Once upon a time, the radical political activist turned fitness guru would have excited a feeding frenzy among the entertainment and style journos, but she now stands in the shadow of her equally famous husband, Ted Turner, the founder of CNN. He is neither an Oscar winner nor ravishingly beautiful, but he is the one who really matters in this duo.
Commerce can now rival art for star value; Miss Fonda ruefully acknowledged as much, remarking that even as an actress she had had little idea of where much of the genius in her industry sat. It was only after getting involved with Ted and "the Wall Street boys" - and she nodded towards her husband with something approaching awe - that she had begun to understand that far from being a bunch of boring accountants, the creators of our new media industries are amongst the most inventive and creative people on the planet.
Turner, like many modern businessmen of his stamp, is not a bean-counter; he is a vision man, with big ideas about the world. The business is merely a means to help deliver the world he can see in his head.
The story of CNN is well known. Turner started a news business that everyone thought would fail, led it to world domination, and then sold it for billions. His good ol' boy style grates on some, but that didn't prevent virtually the whole of the UK's media establishment showing up at a glittering fireworks party to pay homage. There was one notable absentee - Rupert Murdoch, whom Turner loathes with passion - for this was a gathering of a new type of business leader, who may, for all Murdoch's brilliance, one day eclipse his kind.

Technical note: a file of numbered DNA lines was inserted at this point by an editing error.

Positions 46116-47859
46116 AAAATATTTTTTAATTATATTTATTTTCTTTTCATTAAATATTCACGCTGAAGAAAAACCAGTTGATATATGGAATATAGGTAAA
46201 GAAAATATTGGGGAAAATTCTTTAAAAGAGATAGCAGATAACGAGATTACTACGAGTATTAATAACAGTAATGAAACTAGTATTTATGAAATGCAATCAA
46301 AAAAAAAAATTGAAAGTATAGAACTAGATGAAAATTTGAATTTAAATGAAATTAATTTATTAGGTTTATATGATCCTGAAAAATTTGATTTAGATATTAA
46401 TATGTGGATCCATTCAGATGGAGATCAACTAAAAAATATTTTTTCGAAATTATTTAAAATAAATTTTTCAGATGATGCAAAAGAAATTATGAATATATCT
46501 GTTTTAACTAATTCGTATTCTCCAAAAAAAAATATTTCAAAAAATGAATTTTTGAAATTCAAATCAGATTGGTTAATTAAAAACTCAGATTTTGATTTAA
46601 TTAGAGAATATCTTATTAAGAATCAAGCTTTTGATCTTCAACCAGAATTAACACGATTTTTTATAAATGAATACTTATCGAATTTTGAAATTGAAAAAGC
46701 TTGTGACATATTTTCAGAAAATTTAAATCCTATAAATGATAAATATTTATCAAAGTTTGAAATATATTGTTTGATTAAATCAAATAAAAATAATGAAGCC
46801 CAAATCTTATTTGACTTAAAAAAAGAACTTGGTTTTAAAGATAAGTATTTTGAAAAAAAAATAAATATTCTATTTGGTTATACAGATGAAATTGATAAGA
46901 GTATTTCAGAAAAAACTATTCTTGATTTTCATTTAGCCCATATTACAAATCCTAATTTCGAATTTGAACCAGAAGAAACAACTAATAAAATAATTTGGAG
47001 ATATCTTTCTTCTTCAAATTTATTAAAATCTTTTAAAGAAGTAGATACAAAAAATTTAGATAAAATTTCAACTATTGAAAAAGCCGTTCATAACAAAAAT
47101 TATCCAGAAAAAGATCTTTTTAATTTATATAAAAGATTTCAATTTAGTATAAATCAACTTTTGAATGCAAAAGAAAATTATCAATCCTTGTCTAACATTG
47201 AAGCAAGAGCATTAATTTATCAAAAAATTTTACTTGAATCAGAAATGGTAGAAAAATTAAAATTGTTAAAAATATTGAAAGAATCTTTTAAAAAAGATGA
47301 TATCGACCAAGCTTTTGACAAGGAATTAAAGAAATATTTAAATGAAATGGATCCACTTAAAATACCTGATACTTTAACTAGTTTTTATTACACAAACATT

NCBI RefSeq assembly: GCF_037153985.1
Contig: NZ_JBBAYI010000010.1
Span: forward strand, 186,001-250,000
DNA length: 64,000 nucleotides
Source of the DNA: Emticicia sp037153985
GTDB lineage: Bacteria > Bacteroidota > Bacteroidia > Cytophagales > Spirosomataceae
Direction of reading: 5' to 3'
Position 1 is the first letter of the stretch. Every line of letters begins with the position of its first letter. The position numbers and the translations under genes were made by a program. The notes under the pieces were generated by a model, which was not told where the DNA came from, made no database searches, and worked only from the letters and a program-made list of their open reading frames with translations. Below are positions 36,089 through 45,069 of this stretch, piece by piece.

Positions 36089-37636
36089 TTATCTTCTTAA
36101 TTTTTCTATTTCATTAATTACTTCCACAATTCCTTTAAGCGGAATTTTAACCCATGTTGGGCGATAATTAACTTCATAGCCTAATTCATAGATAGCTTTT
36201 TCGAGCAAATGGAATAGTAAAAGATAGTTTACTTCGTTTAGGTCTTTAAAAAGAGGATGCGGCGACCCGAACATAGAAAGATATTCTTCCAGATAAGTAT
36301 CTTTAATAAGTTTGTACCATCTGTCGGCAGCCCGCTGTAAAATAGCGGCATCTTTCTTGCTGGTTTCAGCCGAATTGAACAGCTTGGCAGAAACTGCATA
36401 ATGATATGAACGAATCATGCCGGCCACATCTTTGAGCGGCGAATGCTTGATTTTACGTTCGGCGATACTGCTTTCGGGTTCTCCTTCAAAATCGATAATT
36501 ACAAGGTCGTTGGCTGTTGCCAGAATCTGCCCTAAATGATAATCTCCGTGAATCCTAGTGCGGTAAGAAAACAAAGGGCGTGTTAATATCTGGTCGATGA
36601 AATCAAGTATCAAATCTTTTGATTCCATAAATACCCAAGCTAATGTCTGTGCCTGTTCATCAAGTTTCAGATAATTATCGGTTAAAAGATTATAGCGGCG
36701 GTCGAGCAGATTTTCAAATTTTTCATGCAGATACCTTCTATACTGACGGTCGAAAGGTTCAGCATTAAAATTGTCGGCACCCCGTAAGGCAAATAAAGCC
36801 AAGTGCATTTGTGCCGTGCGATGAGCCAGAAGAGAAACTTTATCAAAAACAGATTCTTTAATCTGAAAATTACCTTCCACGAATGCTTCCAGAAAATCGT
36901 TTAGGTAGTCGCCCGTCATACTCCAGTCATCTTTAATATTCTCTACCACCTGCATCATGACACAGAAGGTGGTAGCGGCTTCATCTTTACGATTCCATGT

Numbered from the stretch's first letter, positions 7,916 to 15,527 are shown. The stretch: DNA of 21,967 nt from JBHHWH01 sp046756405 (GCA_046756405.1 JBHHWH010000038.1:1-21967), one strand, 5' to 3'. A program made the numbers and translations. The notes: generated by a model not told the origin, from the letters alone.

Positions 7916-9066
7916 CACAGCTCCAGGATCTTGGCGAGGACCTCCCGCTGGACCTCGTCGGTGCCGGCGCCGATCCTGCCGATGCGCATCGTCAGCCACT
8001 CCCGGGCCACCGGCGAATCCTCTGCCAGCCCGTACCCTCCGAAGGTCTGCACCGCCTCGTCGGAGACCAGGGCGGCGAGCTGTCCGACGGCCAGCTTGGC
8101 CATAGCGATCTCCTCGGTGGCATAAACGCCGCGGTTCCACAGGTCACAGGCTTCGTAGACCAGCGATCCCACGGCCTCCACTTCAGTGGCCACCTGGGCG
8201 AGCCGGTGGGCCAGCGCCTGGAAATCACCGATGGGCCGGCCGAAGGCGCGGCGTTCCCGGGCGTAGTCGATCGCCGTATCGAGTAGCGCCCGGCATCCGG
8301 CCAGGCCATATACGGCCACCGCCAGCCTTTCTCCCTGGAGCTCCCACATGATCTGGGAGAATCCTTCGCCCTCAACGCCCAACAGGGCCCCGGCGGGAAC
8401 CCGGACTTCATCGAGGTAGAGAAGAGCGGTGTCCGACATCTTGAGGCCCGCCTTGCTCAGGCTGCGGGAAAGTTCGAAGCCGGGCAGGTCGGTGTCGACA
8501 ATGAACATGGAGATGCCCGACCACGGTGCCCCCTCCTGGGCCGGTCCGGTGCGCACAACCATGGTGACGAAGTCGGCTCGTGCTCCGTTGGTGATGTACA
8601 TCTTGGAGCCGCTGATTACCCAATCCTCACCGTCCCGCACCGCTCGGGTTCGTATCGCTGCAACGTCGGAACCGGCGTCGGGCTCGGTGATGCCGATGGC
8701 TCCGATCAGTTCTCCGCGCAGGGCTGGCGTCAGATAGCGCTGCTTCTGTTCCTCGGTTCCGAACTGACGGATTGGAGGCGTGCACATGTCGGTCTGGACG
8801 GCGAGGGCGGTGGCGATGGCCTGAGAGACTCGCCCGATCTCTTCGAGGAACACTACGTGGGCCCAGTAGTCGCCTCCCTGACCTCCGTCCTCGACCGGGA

In one corner stood Gerry Robinson, boss of Granada, who appeared in Labour's famous election broadcast to business; in another, Clive Hollick, the moneybags behind some of New Labour's think-tanks; and, casually threading his way through the throng was Srichand, the elder statesman of the Hinduja dynasty, even richer than Turner himself. He is a member of one of India's most socially conscious families, passionate about healing the social and spiritual divisions of the south Asian tribe.
One might name others who were not there - George Soros, who has turned much of his vast wealth to rescuing Eastern Europe; and perhaps Anita Roddick, who this week claimed victory for one of her many campaigns, the drive to stop cosmetics being tested on animals.
What is most interesting about these men and women is not that they have social consciences, or that they give money to good causes. Capitalists have done that for decades; the inter-war moguls recognised that a return to the extreme poverty and division presided over by the Romanovs would only provide fuel to revolution. Any amount spent on blunting the edge of that threat was an investment.
The new, left-wing capitalists have precisely the opposite agenda. They are all fearsomely clever people who could probably make, in any number of ways, more money than they could ever spend; but it is becoming clear that they run businesses because they want the world to change.
In short, old capitalism ventured into social affairs in order to protect its business agenda; new capitalism runs businesses in order to advance its social agenda. And this is more than just handing out a few bob, though Turner's billion-dollar commitment to the UN is astonishing in itself.